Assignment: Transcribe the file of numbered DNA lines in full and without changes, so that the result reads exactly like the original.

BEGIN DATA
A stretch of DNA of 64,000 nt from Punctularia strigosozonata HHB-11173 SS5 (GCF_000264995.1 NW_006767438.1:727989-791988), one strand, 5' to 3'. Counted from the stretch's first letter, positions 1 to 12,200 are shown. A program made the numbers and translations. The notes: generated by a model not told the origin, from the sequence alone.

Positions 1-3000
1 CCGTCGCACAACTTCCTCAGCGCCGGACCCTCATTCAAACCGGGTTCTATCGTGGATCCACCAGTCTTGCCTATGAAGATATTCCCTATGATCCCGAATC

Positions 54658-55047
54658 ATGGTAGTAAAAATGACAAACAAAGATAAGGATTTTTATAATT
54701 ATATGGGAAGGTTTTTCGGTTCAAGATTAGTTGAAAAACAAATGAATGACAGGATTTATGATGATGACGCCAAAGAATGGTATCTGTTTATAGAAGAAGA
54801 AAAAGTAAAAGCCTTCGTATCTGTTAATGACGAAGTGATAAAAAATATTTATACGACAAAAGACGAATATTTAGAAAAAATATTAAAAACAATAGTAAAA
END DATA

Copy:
A stretch of DNA of 64,000 nt from Punctularia strigosozonata HHB-11173 SS5 (GCF_000264995.1 NW_006767438.1:727989-791988), one strand, 5' to 3'. Counted from the stretch's first letter, positions 1 to 12,200 are shown. A program made the numbers and translations. The notes: generated by a model not told the origin, from the sequence alone.

Positions 1-3000
1 CCGTCGCACAACTTCCTCAGCGCCGGACCCTCATTCAAACCGGGTTCTATCGTGGATCCACCAGTCTTGCCTATGAAGATATTCCCTATGATCCCGAATC

Positions 54658-55047
54658 ATGGTAGTAAAAATGACAAACAAAGATAAGGATTTTTATAATT
54701 ATATGGGAAGGTTTTTCGGTTCAAGATTAGTTGAAAAACAAATGAATGACAGGATTTATGATGATGACGCCAAAGAATGGTATCTGTTTATAGAAGAAGA
54801 AAAAGTAAAAGCCTTCGTATCTGTTAATGACGAAGTGATAAAAAATATTTATACGACAAAAGACGAATATTTAGAAAAAATATTAAAAACAATAGTAAAA